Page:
Over a million developers have joined DZone.
{{announcement.body}}
{{announcement.title}}

Anatomy of a Scala Spark Program

DZone's Guide to

Anatomy of a Scala Spark Program

An annotated code snippet with examples of how to write great Spark code with Scala.

· Big Data Zone
Free Resource

Need to build an application around your data? Learn more about dataflow programming for rapid development and greater creativity. 

Here is a simple Spark 1.6.x program written in Scala. Look at the annotated source for an example of how to write Spark.

package com.YOURCOMPANY.YOURMODULE

import org.apache.spark.{SparkConf, SparkContext}
import org.apache.spark.serializer.{KryoSerializer}

// Case classes are  JavaBeans without the work.
case class LogRecord( clientIp: String, clientIdentity: String, user: String, dateTime: String, request:String,
                      statusCode:Int, bytesSent:Long, referer:String, userAgent:String )

// Singleton Spark Job
object Logs {

    // A Regular Expression Pattern for parsing our Log Record
    val PATTERN = """^(\S+) (\S+) (\S+) \[([\w:/]+\s[+\-]\d{4})\] "(\S+) (\S+) (\S+)" (\d{3}) (\S+) "(\S+)" "([^"]*)"""".r

    // this simple method extracts the pieces of the line 
    def parseLogLine(log: String): LogRecord = {
      try {
        val res = PATTERN.findFirstMatchIn(log)

        if (res.isEmpty) {
          println("Rejected Log Line: " + log)
          LogRecord("Empty", "-", "-", "", "",  -1, -1, "-", "-" )
        }
        else {
          val m = res.get
          // NOTE:   HEAD does not have a content size.
          if (m.group(9).equals("-")) {
            LogRecord(m.group(1), m.group(2), m.group(3), m.group(4),
              m.group(5), m.group(8).toInt, 0, m.group(10), m.group(11))
          }
          else {
            LogRecord(m.group(1), m.group(2), m.group(3), m.group(4),
              m.group(5), m.group(8).toInt, m.group(9).toLong, m.group(10), m.group(11))
          }
        }
      } catch
      {
        case e: Exception =>
          println("Exception on line:" + log + ":" + e.getMessage);
          LogRecord("Empty", "-", "-", "", "-", -1, -1, "-", "-" )
      }
    }


  //// Main Spark Program
  def main(args: Array[String]) {

    // Set the name of the spark program
    val sparkConf = new SparkConf().setAppName("Logs")

    // only use what you need, I only want 4 cores
    sparkConf.set("spark.cores.max", "4")

    // use the faster more efficient Kryo Serializer instead of built-in Java one
    sparkConf.set("spark.serializer", classOf[KryoSerializer].getName)

    // Tune Spark to 11 and use the Tungsten acceleartor
    sparkConf.set("spark.sql.tungsten.enabled", "true")

    // Turn on event logging so we can see in our history server
    sparkConf.set("spark.eventLog.enabled", "true")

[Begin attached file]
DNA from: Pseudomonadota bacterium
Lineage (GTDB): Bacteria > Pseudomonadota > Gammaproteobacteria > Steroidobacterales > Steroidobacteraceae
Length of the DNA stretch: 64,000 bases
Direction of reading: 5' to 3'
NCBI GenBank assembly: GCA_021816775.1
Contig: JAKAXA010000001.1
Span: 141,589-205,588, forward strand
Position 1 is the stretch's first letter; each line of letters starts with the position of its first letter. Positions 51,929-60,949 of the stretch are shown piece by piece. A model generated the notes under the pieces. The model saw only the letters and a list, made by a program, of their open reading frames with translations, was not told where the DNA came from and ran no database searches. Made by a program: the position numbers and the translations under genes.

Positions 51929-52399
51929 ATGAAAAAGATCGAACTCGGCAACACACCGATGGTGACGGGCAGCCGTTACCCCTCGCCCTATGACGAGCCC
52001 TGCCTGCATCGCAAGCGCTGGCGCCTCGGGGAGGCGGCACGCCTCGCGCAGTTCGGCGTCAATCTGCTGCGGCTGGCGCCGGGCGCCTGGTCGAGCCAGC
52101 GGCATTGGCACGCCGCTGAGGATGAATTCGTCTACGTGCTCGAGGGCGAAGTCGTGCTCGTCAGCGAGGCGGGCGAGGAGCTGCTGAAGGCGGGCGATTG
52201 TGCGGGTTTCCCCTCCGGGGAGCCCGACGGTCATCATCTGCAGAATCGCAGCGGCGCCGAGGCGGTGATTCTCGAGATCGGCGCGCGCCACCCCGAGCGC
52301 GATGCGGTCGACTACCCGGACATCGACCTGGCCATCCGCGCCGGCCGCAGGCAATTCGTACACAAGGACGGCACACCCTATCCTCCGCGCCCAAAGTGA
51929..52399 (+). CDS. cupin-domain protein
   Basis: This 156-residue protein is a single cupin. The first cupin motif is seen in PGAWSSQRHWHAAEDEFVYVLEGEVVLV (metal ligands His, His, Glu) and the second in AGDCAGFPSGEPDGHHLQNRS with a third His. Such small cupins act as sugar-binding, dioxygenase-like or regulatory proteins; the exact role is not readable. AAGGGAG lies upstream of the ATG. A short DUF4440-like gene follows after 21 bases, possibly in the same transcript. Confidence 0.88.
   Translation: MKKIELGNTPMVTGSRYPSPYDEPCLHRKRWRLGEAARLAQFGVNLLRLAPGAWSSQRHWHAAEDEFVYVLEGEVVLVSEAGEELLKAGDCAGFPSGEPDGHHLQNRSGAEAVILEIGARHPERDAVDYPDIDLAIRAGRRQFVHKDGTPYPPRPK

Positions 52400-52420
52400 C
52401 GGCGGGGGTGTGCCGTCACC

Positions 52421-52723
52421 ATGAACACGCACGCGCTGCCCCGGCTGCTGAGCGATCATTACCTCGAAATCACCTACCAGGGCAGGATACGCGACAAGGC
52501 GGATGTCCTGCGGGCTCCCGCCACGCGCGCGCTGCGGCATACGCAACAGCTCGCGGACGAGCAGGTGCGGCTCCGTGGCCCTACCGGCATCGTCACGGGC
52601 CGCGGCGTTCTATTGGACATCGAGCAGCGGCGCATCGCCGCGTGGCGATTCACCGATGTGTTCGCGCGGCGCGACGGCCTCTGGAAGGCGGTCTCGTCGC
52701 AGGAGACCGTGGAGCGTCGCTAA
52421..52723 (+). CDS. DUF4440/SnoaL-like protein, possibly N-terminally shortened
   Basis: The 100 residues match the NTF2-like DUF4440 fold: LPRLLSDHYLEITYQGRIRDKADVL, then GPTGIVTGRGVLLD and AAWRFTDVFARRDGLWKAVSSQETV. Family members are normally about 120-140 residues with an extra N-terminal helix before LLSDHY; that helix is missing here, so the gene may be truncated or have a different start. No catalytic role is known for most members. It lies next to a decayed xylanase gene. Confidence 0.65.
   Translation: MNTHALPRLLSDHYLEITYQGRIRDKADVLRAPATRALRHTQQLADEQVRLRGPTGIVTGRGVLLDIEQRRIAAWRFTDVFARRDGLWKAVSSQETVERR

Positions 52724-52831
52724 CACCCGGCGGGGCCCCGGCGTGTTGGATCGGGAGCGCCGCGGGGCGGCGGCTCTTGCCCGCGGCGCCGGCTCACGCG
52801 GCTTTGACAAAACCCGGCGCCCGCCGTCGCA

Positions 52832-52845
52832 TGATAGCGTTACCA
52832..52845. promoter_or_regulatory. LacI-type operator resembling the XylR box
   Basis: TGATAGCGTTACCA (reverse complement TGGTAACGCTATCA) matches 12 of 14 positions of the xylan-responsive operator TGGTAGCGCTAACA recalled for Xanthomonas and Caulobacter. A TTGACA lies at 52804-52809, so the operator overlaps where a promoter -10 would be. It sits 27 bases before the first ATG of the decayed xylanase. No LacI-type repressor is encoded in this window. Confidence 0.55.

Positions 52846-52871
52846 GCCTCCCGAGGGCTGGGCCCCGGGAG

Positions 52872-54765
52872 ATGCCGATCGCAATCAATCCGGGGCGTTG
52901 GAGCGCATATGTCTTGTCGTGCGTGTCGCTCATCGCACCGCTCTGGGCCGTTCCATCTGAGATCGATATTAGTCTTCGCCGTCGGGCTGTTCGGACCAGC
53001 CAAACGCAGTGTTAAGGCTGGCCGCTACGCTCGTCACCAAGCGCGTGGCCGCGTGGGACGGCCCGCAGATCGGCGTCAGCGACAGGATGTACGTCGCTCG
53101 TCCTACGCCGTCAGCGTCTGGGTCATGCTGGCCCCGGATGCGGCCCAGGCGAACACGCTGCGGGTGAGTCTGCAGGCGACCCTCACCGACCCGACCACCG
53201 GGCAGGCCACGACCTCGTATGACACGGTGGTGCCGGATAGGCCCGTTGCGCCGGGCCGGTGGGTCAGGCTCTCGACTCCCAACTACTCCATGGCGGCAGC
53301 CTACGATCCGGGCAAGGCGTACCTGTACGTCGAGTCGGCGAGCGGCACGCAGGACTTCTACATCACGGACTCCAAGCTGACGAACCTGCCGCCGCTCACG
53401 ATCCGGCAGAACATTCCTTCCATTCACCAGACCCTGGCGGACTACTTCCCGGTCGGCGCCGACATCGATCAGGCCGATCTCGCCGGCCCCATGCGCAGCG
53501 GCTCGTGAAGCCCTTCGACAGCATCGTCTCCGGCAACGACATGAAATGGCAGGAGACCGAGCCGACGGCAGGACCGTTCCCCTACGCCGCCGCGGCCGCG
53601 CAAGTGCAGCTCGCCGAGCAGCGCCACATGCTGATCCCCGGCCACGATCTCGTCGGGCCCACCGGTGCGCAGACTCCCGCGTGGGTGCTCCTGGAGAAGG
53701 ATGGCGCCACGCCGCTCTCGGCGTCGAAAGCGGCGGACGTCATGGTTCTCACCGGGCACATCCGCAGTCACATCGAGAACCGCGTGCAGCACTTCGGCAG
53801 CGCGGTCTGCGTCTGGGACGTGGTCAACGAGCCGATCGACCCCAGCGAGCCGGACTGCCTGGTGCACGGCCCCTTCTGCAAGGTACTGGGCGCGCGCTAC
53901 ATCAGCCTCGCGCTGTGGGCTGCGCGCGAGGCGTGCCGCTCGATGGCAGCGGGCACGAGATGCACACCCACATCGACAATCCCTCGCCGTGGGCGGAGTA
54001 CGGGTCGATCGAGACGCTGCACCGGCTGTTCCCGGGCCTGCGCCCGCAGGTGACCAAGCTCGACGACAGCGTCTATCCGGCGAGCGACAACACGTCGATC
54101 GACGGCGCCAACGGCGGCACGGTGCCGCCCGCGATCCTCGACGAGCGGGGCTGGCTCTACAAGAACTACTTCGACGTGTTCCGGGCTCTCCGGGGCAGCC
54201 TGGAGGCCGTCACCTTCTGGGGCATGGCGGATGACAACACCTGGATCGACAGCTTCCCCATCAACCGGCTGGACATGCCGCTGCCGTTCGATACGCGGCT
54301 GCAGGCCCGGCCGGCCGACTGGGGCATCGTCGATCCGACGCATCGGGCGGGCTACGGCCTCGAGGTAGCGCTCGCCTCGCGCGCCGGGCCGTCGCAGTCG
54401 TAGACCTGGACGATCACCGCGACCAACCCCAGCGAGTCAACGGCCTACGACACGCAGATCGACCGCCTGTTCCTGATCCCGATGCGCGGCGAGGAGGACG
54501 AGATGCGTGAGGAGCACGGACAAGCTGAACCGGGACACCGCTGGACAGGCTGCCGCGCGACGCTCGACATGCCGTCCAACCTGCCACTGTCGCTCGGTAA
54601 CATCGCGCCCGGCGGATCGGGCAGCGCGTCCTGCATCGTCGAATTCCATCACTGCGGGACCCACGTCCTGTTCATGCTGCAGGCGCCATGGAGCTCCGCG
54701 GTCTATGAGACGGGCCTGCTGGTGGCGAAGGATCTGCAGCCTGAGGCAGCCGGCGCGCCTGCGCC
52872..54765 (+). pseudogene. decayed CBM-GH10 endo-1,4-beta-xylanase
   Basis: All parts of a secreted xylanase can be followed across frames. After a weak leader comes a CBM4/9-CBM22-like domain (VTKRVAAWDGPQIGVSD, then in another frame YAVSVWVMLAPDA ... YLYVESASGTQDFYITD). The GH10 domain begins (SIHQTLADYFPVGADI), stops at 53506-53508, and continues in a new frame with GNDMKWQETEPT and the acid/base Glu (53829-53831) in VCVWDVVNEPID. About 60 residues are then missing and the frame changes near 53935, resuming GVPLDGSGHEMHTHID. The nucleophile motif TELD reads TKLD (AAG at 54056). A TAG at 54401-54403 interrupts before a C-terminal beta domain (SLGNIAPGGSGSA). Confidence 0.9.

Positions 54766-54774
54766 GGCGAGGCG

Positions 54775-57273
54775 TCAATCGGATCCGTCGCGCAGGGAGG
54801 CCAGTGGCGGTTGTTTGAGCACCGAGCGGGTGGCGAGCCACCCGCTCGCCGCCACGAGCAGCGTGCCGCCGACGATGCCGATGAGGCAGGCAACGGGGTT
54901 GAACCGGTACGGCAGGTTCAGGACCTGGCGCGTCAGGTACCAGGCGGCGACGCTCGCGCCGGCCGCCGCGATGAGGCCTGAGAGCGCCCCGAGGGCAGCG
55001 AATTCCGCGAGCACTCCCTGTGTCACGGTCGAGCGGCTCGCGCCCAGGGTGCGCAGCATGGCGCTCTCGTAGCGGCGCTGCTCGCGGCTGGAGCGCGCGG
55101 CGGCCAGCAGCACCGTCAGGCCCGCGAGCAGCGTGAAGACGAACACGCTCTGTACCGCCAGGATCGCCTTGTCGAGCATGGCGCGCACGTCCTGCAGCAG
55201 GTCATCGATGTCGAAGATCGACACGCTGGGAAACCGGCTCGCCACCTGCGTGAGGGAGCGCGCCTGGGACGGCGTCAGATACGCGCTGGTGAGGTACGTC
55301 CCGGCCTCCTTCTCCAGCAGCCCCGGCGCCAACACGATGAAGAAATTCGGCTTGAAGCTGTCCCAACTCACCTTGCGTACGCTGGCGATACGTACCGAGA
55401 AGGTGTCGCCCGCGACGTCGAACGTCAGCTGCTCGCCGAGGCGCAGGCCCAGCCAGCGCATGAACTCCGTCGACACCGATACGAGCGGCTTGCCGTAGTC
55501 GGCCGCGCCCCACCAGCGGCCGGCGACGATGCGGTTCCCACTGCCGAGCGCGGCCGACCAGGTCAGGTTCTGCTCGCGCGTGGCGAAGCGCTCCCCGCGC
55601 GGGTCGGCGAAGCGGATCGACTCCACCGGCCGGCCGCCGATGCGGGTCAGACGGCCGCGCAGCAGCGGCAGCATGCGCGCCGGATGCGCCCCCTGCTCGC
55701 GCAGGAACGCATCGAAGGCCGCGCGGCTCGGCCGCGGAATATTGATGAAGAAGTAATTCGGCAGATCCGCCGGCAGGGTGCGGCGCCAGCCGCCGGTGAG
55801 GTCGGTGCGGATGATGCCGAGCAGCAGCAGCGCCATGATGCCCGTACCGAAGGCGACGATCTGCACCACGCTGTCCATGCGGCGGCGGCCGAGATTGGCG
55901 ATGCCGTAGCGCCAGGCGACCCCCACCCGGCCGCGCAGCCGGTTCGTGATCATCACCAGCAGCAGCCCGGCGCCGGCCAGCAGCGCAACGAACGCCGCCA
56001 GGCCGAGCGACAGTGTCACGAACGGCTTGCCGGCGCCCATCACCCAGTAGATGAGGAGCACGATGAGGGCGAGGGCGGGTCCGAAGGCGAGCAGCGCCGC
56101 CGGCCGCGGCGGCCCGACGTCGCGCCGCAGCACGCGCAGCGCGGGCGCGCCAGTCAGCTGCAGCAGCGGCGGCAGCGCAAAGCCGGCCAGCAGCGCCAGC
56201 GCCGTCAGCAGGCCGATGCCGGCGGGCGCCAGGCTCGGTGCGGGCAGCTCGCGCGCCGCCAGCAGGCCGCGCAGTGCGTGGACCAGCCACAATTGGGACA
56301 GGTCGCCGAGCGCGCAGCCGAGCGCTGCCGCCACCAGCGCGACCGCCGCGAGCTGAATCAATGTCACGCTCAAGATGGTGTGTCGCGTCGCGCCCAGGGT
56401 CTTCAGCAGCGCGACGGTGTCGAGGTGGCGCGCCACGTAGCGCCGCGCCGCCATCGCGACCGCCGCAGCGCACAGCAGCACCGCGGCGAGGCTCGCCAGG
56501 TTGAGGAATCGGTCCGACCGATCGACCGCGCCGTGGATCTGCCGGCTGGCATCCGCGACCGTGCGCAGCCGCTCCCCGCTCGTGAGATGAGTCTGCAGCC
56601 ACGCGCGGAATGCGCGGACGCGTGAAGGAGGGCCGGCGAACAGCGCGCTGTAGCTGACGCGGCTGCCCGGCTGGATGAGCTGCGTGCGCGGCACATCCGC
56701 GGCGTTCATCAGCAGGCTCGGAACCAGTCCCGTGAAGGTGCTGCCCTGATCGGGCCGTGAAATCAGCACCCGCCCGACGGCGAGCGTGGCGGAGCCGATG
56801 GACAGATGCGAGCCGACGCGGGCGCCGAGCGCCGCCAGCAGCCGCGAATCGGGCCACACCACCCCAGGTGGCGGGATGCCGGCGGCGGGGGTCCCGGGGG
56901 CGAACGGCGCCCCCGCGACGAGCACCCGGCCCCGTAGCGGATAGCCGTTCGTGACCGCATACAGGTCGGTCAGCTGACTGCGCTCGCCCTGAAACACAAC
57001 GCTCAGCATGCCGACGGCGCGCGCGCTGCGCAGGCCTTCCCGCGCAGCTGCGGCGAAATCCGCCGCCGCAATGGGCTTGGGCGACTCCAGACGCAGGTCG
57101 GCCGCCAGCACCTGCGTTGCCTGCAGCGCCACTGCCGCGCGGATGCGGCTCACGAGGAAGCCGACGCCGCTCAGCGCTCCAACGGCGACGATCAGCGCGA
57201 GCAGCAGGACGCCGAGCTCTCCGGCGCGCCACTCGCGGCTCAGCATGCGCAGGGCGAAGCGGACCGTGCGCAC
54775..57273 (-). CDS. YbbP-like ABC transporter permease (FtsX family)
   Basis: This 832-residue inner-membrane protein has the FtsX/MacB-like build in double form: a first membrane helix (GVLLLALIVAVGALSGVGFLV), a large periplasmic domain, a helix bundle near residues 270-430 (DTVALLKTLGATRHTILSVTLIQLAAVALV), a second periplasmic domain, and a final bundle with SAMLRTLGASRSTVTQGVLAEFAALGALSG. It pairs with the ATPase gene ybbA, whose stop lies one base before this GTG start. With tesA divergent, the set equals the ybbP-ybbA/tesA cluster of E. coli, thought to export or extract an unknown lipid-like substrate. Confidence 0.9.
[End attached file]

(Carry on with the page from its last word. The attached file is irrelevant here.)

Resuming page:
// I will name this app so I can see it in the logs
    sparkConf.set("spark.app.id", "Logs")

    // snappy compression works well for me
    sparkConf.set("spark.io.compression.codec", "snappy")

    // compress RDDs to save space
    sparkConf.set("spark.rdd.compress", "true")

    // create my context from this configuration to start.   Must do!
    val sc = new SparkContext(sparkConf)

    // read my log file
    val logFile = sc.textFile("access2.log")

    // map each line to the function to parse it and filter out empties
    val accessLogs = logFile.map(parseLogLine).filter(!_.clientIp.equals("Empty")).cache()

    // cache it for future use

    try {
      println("Log Count: %s".format(accessLogs.count()))

      // lets bring back 25 rows to the worker to examine in the console

      accessLogs.take(25).foreach(println)

      // Calculate statistics based on the content size.
      val contentSizes = accessLogs.map(log => log.bytesSent).cache()
      val contentTotal = contentSizes.reduce(_ + _)

      println("Number of Log Records: %s  Content Size Total: %s, Avg: %s, Min: %s, Max: %s".format(
        contentSizes.count,
        contentTotal,
        contentTotal / contentSizes.count,
        contentSizes.min,
        contentSizes.max))
    } catch
    {
      case e: Exception =>
      println("Exception:" + e.getMessage);
      e.printStackTrace();
    }

    // stop this job, we are done.
    sc.stop()
  }
}


Check out the Exaptive data application Studio. Technology agnostic. No glue code. Use what you know and rely on the community for what you don't. Try the community version.

Topics:
apache spark ,spark ,scala ,big data

Opinions expressed by DZone contributors are their own.

THE DZONE NEWSLETTER

Dev Resources & Solutions Straight to Your Inbox

Thanks for subscribing!

Awesome! Check your inbox to verify your email so you can start receiving the latest in tech news and resources.

X

{{ parent.title || parent.header.title}}

{{ parent.tldr }}

{{ parent.urlSource.name }}